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Modern prostheses make life much more enjoyable for many disabled people
Photo courtesy of RGP Prosthetics
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Grieving is a normal reaction to serious loss
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Many disabled people enjoy a quality life
When All Disabilities Will Disappear
A QUADRIPLEGIC once said that most people have only “temporarily abled bodies.” How true that is, for sooner or later, physical flaws surface in all of us! Thus, there is a booming market for eyeglasses, contact lenses, dentures, hearing aids, electronic pacemakers, and knee implants. As Romans 8:22 says, “all creation keeps on groaning together and being in pain together until now.”
All of us can, therefore, be comforted by God’s promise to restore obedient humans to perfect physical health in a righteous “new earth.” (2 Peter 3:13; Revelation 21:3, 4) Says Isaiah 35:5, 6: “At that time the eyes of the blind ones will be opened, and the very ears of the deaf ones will be unstopped. . . . The lame one will climb up just as a stag does, and the tongue of the speechless one will cry out in gladness.”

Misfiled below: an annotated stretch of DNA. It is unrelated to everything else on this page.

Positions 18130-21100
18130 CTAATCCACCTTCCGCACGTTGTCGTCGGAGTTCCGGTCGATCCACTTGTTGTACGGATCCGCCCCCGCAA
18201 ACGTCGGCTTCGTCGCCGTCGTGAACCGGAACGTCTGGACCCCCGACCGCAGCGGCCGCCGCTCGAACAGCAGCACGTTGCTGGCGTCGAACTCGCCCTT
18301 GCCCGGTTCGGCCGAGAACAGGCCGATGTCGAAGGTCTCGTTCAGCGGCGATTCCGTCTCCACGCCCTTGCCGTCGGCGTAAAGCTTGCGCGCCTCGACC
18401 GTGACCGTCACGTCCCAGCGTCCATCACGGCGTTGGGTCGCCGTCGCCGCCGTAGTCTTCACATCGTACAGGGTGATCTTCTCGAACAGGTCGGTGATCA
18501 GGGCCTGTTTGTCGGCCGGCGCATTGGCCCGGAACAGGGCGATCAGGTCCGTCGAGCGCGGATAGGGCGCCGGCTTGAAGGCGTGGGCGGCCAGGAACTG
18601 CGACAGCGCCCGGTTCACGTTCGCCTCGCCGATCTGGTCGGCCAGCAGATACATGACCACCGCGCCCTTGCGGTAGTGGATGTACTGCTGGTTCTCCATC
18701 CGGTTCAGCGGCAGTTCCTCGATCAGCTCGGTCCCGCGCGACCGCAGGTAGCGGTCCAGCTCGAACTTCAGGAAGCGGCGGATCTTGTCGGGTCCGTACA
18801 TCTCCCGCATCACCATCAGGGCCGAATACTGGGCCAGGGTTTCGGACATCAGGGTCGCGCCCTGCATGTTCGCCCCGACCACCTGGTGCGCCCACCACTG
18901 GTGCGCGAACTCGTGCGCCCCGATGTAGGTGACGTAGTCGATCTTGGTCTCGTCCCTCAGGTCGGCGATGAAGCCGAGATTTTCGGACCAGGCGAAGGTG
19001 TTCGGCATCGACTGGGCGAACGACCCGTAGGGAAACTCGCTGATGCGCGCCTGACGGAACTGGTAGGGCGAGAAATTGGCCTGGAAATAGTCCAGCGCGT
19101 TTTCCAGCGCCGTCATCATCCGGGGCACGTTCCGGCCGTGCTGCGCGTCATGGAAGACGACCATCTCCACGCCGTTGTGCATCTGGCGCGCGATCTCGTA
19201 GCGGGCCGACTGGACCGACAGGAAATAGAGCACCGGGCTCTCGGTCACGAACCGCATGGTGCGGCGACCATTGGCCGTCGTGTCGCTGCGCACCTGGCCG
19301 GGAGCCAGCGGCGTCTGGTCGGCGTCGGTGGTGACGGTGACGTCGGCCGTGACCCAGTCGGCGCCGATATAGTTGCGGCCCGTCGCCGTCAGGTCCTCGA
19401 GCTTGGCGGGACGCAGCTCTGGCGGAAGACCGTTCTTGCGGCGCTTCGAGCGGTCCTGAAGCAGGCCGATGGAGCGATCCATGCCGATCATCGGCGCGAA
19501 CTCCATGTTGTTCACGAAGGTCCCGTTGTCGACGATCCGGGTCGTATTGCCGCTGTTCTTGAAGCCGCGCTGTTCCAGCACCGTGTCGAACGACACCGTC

The Bible foretells that “a great crowd” will survive the destruction of this present wicked system. (Revelation 7:9, 14; Psalm 37:10, 11, 29) No doubt soon after that destruction, those with serious disabilities and health problems will experience the instantaneous repair of their infirmities! (Isaiah 33:24) As a preview of the healing that will take place in God’s new earth, Jesus performed similar cures while he was on earth. (Compare Mark 5:25-29; 7:33-35.) One cannot even begin to describe the euphoria that people will feel and the tears of joy that will be shed as amputees discard their prostheses, crutches, and wheelchairs! Sound in body, they will then be able to shoulder their God-given assignment of assisting in transforming the earth into a paradise home.—Luke 23:43.
In the meantime, disabled ones today still have a struggle on their hands. Nelson, a disabled person in Canada, says: “When I start feeling sorry for myself, I think of Jesus’ words at Matthew 24:13: ‘He that has endured to the end is the one that will be saved.’” In spite of their limitations, disabled ones can be complete and sound in the most important way—spiritually—by enduring in the Christian faith.—James 1:3, 4.
Jehovah’s Witnesses have helped millions to embrace this faith. Dell, a disabled man quoted in the preceding article, says: “I cannot begin to express how I felt when I learned that physical problems like mine are really only temporary.” Yes, empowered by such a hope, Dell—and many others like him—can hardly be called handicapped.